The past days had been a mix of leading people on day hikes, backpacking with one person or another and interacting with a bunch of people at the Gateway Community events in Sierra Vista and Patagonia. What a wonderful thing to have been able to reach so many people just weeks into my journey.

Added into this mix were interviews for various media outlets and a visit with my dad, brother and his girlfriend who were in from Chicago. All in all, this meant I hadn’t had any time to myself yet on the trail.

This wasn't just any piece of trail to me. I had been on the very first crew out here in October 2007 when the Las Colinas passage was just a line of flagging tape and pin flags in the middle of the desert. My trail crew, The Crazies, built trail every other Thursday for years, putting in thousands of volunteer hours to make the Arizona Trail a reality.

It’s so nice to be alone on the trail— people ask me if I get scared and I often reply that I am as comfortable out here as I am in my living room: just myself and whatever it is that I want to do.

For example, in one canyon, I came across the most adorable horned lizard, colored perfectly to match its surroundings. I picked him up and spent quite a bit of time taking pictures of it and then holding it in my hand. I pet its scaly back, and it flattened into my hand and fell asleep. If I’d been hiking with a group, I might have taken a picture and moved on, missing this wonderful interaction.

As I descended in elevation from oaks and junipers to prickly pear and mesquites, more and more wildflowers appeared. I was stopped in my tracks by a hillside of yellow desert mariposa lilies and the trail was lined with pink and white fairy duster. It also got quite a bit hotter and set off my allergies. You see, I’m allergic to the desert I love so much. I can’t even have most of the plants touch my skin or I break out in a rash. Oh well, that’s what long pants, long sleeves and allergy medication is for.

I hadn’t gotten on the trail until the afternoon because I had to do a video shoot in the morning for the video for the Indiegogo crowdfunding campaign, but I still managed to make decent miles. I weighed my camping options and decided to stop before the end of the passage in a valley that shielded me from Highway 83 and the houses nearby. It was right around mile 100 of the trail, according to the maps and my data book. I was treated to a spectacular sunset and a view of the Rincons and Catalinas, the next mountains ahead.

The next morning, I got on the trail with 15 miles to go until my pickup point at Gabe Zimmerman Memorial Trailhead north of I-10. I planned on zipping through it and being done by early afternoon. That was, until I met Terry.

I’d hiked a couple of miles to Twin Tanks and heard a horse. There was a camp underneath the tree and a man waved and said, “Come say hi!” So I did. Terry was also doing the whole Arizona Trail at once, on horseback. He’d started three weeks ago and was taking his time up the state with his two horses and two dogs. He made us both a cup of coffee and I spent three whole hours visiting with him, trading stories with a fellow traveler on the Arizona Trail. 

Eventually, I had to move on to make it to Gabe Z. I was pretty sure that I wasn’t going to have any problems finding Passage 7. After all, I had written the description for this passage and the next in the new guidebook, “Your Complete Guide to the Arizona National Scenic Trail.” It’s also pretty flat, and winds through ocotillo, creosote and mesquite flora.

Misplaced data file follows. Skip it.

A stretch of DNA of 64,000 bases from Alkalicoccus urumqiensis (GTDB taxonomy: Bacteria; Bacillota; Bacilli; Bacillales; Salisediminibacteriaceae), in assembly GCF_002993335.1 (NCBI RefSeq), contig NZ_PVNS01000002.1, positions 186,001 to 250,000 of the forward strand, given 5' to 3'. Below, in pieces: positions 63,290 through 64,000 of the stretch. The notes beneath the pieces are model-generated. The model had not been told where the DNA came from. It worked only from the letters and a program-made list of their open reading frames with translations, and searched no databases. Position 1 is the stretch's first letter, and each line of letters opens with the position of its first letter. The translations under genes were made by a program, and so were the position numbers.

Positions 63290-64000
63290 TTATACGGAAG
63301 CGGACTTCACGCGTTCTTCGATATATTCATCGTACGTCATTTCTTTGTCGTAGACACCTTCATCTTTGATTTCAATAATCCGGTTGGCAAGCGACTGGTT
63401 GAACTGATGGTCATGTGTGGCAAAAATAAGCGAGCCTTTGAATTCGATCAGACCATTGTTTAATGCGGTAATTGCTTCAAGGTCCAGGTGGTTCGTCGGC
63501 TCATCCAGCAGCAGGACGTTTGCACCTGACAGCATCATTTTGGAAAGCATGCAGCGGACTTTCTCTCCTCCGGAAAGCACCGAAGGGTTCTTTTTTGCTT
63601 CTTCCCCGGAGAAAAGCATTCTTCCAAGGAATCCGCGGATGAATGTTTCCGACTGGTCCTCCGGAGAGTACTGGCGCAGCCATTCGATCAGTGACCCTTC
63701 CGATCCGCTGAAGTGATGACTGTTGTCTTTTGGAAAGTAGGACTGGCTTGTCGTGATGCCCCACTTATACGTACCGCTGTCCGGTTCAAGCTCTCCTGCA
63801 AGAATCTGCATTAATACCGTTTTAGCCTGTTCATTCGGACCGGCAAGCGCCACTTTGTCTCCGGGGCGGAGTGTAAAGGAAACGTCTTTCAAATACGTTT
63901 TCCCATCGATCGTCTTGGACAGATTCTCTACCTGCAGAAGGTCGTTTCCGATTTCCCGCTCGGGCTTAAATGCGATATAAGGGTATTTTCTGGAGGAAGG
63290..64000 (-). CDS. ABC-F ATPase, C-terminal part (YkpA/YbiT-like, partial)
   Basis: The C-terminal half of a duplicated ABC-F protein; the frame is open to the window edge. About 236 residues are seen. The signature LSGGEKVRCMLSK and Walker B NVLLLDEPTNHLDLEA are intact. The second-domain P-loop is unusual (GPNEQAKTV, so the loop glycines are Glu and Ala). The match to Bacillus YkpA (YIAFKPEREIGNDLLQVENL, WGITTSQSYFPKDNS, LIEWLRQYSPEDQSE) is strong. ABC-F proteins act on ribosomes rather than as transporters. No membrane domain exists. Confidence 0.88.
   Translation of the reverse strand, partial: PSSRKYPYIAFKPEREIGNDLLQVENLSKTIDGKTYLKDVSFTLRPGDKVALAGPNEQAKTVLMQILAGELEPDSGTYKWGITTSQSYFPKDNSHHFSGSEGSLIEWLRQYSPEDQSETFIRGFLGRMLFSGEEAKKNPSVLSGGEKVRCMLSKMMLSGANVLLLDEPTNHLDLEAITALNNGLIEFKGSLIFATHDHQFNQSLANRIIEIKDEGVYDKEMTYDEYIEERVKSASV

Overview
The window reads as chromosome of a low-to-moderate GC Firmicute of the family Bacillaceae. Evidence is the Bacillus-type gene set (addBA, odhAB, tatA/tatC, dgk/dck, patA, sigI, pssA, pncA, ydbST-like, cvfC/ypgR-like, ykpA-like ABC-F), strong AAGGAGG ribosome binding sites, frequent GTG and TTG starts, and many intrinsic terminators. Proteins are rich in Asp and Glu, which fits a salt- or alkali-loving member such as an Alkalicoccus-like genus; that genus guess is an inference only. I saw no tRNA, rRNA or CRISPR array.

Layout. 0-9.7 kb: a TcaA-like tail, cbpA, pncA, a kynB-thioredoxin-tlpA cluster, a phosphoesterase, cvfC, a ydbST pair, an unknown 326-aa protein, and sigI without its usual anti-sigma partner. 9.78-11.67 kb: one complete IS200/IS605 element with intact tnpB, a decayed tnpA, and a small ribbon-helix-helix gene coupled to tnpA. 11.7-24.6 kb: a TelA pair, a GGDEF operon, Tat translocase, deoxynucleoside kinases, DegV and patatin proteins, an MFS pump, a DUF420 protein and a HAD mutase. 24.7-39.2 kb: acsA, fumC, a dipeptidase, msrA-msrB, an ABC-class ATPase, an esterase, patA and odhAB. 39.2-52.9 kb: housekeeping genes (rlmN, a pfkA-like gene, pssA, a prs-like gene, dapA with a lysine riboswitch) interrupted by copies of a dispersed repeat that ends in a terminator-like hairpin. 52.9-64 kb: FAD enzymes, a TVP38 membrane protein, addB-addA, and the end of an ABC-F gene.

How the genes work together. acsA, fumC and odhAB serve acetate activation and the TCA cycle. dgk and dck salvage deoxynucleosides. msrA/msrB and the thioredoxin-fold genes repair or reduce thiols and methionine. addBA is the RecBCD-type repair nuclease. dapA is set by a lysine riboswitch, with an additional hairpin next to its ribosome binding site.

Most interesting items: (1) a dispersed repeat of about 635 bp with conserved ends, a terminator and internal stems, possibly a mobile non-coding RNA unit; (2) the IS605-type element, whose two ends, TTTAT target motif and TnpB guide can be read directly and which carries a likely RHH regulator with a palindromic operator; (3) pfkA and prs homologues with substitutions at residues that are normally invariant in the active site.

The weather was overcast, and I even got rained on for a little bit nearing I-10. I had my big wildlife encounter of the trip so far— five deer crossed my path right before the I-10 underpass.

I crossed under I-10 and as I hiked along the rim of Davidson Canyon, the ground was covered in tiny flowers that turned the desert yellow. I could see the green cottonwoods of Cienega Creek Natural Preserve ahead and knew I was nearing the trailhead.

The Gabe Zimmerman Memorial Trailhead is a special place on the Arizona Trail, another piece that I helped to build. Zimmerman, a 30-year-old aide to U.S. Rep. Gabrielle Giffords, was killed along with five others in the January 8, 2011 Tucson shootings that injured Giffords and a dozen others. The trailhead and interpretive trail celebrates his life, love of the outdoors and the Arizona Trail.

I was happy to see my dad waiting for me at the trailhead; he’s been such a great support these past two weeks. I have a couple of days off to spend at home, and then the Arizona Trail Trek begins again. Come Saturday morning, I will hike with a big group of people from the Gabe Z. Trailhead into Colossal Cave for a full day of activities. Then, in the evening I’ll be at the La Sevilla Campground for an evening of entertainment by Eb’s Camp Cookin’, food by It’s Greek to Me, and Arizona Trail Ale by the campfire.

What an experience the Arizona Trail Trek has been so far, I can’t wait to see where it takes me next.

I hope you’ll continue to follow along with me to hear about my adventures in the Rincons and Catalinas, or even join me on this incredible adventure unfolding over the next few months across the state of Arizona!

Sirena Dufault is excited for the opportunity to hike the more than 800-mile long Arizona Trail. Her mission is to spread the word about all the amazing experiences this trail has to offer. Sirena is a part of the Arizona Office of Tourism’s Guest Blogger program. To learn more about this exciting opportunity, or to apply, please visit: